AUSTIN (CBSDFW.COM) — Justices on the U.S. Supreme Court are set to hear oral arguments on the Texas-led challenge to the Affordable Care Act — also known as Obamacare.
Texas is leading a coalition of Republican states who argue the ACA’s individual mandate is unconstitutional and that the act should be struck down in its entirety.READ MORE: Winning Auction Bid To Fly In Space With Jeff Bezos: $28M
The 2010 health care law offers benefits for about 21 million Americans, including some 1 million in Texas who have subsidized health insurance plans under the law.
The law includes protections for those with pre-existing conditions, allows parents to keep their children on their health insurance plans until the age of 26, offers no-cost benefits for certain health services and expands Medicaid to low-income adults.
Experts have voiced concerns about ending the law without a replacement, particularly during the COVID-19 pandemic. The impact in the Lone Star State could be especially harsh since the state of Texas has the nation’s highest uninsured rate.
In 2012, Chief Justice John Roberts, joining with the court’s four liberals, upheld Obamacare by calling the law’s individual mandate a tax. But in 2017, the GOP-led Congress cut the tax penalty for those who lacked insurance to zero.READ MORE: Police: 14 Injured In Shooting In Downtown Austin, 2 Suspects At Large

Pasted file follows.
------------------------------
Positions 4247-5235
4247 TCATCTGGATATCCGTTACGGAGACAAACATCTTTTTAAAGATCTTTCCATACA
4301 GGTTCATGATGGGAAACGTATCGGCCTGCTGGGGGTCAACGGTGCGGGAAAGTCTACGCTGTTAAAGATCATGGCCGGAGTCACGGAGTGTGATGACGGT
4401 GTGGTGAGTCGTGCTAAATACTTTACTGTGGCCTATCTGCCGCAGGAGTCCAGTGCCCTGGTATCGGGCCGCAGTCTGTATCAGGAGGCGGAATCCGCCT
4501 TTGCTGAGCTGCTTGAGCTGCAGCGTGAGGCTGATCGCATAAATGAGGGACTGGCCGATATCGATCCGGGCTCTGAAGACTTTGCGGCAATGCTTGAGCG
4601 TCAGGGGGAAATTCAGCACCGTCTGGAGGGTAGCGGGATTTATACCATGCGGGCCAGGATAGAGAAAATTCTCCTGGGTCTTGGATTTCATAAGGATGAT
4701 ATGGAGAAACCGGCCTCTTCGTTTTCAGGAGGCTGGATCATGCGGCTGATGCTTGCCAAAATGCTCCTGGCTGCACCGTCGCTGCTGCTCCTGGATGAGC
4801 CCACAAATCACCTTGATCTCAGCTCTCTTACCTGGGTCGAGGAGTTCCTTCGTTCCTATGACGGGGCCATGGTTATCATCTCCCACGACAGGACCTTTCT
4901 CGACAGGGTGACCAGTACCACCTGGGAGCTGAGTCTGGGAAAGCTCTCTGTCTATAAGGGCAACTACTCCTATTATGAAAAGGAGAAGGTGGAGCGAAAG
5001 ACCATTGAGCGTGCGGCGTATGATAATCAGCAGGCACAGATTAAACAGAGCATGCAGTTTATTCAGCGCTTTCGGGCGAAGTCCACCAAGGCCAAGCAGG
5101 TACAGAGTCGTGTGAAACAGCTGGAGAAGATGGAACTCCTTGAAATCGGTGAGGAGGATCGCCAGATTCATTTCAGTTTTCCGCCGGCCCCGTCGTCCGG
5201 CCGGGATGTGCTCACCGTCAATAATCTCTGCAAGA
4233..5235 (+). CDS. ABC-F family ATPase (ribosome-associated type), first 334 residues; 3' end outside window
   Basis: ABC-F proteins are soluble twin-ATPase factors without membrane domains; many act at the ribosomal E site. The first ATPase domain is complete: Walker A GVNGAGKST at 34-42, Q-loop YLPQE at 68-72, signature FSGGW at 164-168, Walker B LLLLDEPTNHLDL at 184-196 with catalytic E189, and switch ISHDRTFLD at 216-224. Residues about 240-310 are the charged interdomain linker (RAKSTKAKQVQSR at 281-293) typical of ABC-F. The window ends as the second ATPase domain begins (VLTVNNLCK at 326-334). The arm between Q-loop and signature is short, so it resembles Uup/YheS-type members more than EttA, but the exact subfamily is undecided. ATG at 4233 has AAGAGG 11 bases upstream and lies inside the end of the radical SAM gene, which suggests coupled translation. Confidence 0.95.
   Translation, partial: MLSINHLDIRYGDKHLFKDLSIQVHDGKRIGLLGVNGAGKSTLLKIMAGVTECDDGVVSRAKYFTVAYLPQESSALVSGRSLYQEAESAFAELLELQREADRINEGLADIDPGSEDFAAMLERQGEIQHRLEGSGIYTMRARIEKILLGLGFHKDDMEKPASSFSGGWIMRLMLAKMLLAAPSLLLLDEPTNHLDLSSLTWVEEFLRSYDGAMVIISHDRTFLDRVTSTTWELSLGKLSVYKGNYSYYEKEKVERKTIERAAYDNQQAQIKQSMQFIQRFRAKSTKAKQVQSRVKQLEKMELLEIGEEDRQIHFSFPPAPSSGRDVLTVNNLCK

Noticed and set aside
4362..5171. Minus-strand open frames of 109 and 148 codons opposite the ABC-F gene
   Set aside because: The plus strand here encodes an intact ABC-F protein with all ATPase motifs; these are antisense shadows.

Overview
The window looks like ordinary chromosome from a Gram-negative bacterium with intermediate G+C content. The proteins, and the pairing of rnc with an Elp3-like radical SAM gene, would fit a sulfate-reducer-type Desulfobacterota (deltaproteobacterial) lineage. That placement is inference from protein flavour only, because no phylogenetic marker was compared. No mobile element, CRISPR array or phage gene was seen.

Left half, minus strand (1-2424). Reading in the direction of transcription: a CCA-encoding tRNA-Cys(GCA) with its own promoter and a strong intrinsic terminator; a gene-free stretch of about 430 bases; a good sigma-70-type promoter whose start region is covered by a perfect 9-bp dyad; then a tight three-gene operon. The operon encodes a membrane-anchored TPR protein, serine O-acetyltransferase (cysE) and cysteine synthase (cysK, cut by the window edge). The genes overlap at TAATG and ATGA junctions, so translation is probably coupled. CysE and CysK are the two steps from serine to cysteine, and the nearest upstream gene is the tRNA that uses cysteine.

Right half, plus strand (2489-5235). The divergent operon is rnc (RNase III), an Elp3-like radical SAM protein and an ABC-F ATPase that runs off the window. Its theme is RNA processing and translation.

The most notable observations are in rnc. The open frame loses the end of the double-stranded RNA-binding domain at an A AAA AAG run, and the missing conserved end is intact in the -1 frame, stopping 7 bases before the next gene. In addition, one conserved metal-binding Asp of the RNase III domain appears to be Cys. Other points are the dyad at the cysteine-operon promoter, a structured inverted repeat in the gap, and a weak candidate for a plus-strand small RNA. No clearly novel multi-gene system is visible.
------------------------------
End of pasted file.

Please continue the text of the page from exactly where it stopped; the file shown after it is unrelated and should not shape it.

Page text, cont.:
Led by Texas, Republican-led states sued, arguing that since the mandate was no longer tied to a specific tax penalty the mandate is unconstitutional, as the “change made it impossible to fairly interpret” the provision as a tax. They also argued that because the individual mandate was intertwined with a multitude of other provisions, the entire law should fall. The Trump administration agrees the law should be declared invalid.
California and other Democratic-led states are defending the law, along with the Democratic-led House of Representatives.
The blue states warn of “prolonged uncertainty” about the future of Obamacare makes it more difficult for individuals, businesses and state and local governments to make decisions in reliance on the law, “threatening adverse consequences for American families, healthcare markets and the broader economy.”
Texas first brought the challenge to Obamacare in February 2018, and a federal district judge in the state struck down the full law as unconstitutional later that year. Then, in December 2019, a three-judge panel on the 5th U.S. Circuit Court of Appeals found the individual mandate unconstitutional, but sent the dispute back to the lower court to determine whether the rest of the law could stand without it.MORE NEWS: 5 People, Including 4-Year-Old, Shot Outside Dallas Apartment, Police Say
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